The Musings Of An Opinionated Sod [Help Me Grow!]


How Gucci’s New Designers Seem To Be The Cast Of Absolutely Fabulous …

Dear Gucci …

First it was gameshow host geek chic.

Then it became 1970’s cowgirl with matching suitcase.

Now it’s this …

Seriously, what the fuck is going on?

I appreciate the fashion industry is – like tech – locked in a cycle of needing to look like it’s always going forward, but apart from the fact this ‘fashion’ looks awfully like it comes from about 20 years in the past, it all counts for nothing if the end result is the sort of thing you’d only seen worn by people play Widow Twankey at the local pantomime.

I appreciate I am to fashion what Lindsey Lohan is to Broadway Theatre, but I can’t help but think even Tesco’s make more appealing fashion than this.

But maybe that’s the point …

You see years ago, we were working with IKEA and as part of our investigation, we went and talked to an interior designer in Miami.

One of the things she told us was how she felt IKEA had made her wealthy clients want more ostentatious looking homes.

When we asked what she meant, she said that the rich have an inherent need to feel there is a clear separation between them and ‘the common herd’ and as IKEA had basically democratised stylish interior design, the wealthy had responded by wanting their houses to look over-the-top to ensure the gap between them and the mainstream was maintained.

In essence, IKEA had pushed the wealthy to look more ridiculous.

With that in mind, maybe that’s what is happening to Gucci.

Because everyday fashion retailers now offer the sort of nicely designed clothes that were once only the domain of the wealthy, the top-end fashion houses feel they need to produce clothes that allow their customers to separate themselves from the masses, even if it means they will look ridiculous as a result.

I seriously daren’t imagine what is next?

A range based on the fashion of Ms Piggy, maybe?

Don’t laugh, it could happen …


27 Comments so far
Leave a comment

AbFab fashion.

Comment by George

You know you just took what I wrote in the headline of this post and repeated it back to me. Are you trying to recreate this ad?

Comment by Rob

that would mean youre the fucking geeky looking bastard with the big hair and shit shirt. go back 30 years and i see what you mean.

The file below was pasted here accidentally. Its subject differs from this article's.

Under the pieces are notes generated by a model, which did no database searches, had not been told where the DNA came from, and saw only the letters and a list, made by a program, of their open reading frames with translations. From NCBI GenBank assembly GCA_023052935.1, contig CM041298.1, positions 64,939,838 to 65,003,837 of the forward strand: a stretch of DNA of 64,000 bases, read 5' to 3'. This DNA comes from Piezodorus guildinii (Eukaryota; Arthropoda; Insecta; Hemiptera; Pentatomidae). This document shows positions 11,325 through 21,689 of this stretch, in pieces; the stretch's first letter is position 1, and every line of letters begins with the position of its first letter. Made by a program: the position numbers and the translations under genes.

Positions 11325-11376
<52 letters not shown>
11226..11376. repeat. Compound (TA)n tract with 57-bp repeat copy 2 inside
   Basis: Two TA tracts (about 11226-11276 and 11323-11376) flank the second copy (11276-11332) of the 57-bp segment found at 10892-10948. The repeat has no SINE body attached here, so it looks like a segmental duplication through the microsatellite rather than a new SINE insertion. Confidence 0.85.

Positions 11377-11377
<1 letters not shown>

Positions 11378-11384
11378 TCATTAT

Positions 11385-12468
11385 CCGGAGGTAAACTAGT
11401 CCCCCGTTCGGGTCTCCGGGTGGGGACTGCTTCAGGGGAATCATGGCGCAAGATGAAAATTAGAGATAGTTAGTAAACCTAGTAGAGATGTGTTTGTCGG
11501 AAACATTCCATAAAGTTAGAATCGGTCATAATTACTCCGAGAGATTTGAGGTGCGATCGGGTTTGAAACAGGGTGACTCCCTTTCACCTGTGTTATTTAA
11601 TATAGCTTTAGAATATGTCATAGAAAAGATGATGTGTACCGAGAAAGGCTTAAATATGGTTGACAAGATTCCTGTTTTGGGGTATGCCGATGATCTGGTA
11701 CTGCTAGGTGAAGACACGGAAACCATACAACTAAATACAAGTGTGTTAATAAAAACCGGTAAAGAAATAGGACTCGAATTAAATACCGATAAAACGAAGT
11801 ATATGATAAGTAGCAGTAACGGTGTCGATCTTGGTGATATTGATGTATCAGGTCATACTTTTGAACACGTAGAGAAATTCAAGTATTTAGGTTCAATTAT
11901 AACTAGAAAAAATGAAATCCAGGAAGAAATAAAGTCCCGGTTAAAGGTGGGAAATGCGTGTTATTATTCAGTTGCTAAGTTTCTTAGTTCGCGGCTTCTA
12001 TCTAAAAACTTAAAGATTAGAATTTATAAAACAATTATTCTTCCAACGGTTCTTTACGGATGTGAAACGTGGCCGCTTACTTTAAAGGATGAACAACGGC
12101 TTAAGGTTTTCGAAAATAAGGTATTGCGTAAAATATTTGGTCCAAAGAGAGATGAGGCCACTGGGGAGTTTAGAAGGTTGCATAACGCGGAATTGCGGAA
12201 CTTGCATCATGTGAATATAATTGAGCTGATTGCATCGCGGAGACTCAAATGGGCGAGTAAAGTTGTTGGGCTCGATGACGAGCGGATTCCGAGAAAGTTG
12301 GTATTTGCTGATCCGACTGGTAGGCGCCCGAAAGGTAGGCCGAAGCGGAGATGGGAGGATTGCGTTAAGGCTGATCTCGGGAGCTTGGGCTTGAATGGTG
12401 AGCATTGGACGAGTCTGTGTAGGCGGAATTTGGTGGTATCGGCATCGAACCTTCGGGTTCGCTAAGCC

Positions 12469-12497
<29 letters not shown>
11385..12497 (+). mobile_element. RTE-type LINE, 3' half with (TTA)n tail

Comment by andy@cynic

Dead ringer for George though

Comment by Bazza

Tesco’s influence hasn’t worked on you has it.

Comment by DH

I’m probably more of a reject shop kind of guy.

[I said it before you]

Comment by Rob

If forgotten about that shop. You are definitely Mr reject shop.

Comment by DH

Didn’t Asda supermarket have a range of clothes by an ex high street fashion designer to try and up their image?

Comment by DH

http://tinyurl.com/gll6sym
No jokes about the brand name please.

Comment by George

Would you buy clothes from a guy from Lancashire who was arrested for DUI? I think you have found the real reason I left the UK.

Comment by DH

i remember when they called it asdale. fucking asdale. might as well have called it “fucking poor”.

Comment by andy@cynic

I bought some shorts from Asda when I was in England a month ago. 2 quid. That’s probably the highest prices piece of fashion in my wardrobe.

Comment by Rob

Easily.

Comment by DH

kind of gucci to help old fucks stay in employment by giving iris apfel and her twin sisters the modeling gig.

Comment by andy@cynic

As a whole that photo may appear a bit overwhelming, but nobody’s going to wear all of it at the same time.Certainly not in Nottingham.

In real life, many of those pieces may individually be much better than you think. And the coat on the left is obviously amazing.

Comment by John

john dodds.
fashion expert.
for marketing middle management weekly.

Comment by andy@cynic

I dream of reaching the heights of middle management.

Comment by John

Watch out Gok Wan.

Comment by DH

By the way, Marcus was far too generous about yesterday’s “post”.

Comment by John

The Ikea project was my first with cynic which means over 10 years have passed. That is scarier than the Gucci fashion.

Comment by Pete

Did anybody realise the interior designer was justifying her career choice?

Comment by John

I’m not sure I understand what you mean John? If you are saying she said these things to highlight her credentials as an interior designer, I would have to disagree. There will always be some self interest in what people communicate in an interview, but she wasn’t telling us what she was recommending to her clients, but what her clients were asking her to do for them. That said, I do remember her continually reminding us how good she was at her job.

Comment by Pete

You mean more than every person who has to explain what they do to someone else?

Comment by Rob

I take both your points. I asked the question because my instant reaction was that lots of wealthy people differentiate themselves with restrained good taste (for want of a better phrase) while tackiness is not restricted to the nouveau riche.

Difference from the IKEA masses does not have to mean Campbell-esque extremes.

Also she was based in Miami!

Comment by John

She was based in Miami because that’s where the project was for. And of course people differentiate themselves in many ways, but that doesn’t mean her experience was wrong, acknowledging she may also have been appealing to a particular segment who like tackiness. Like 92.64% of rich Miami folk. (By Campbell standards)

Comment by Rob

I wish I’d kept my grandmas clothes, Gucci would pay me a fortune.

Comment by Bazza

Interesting revelation. Did they not fit?

Comment by John




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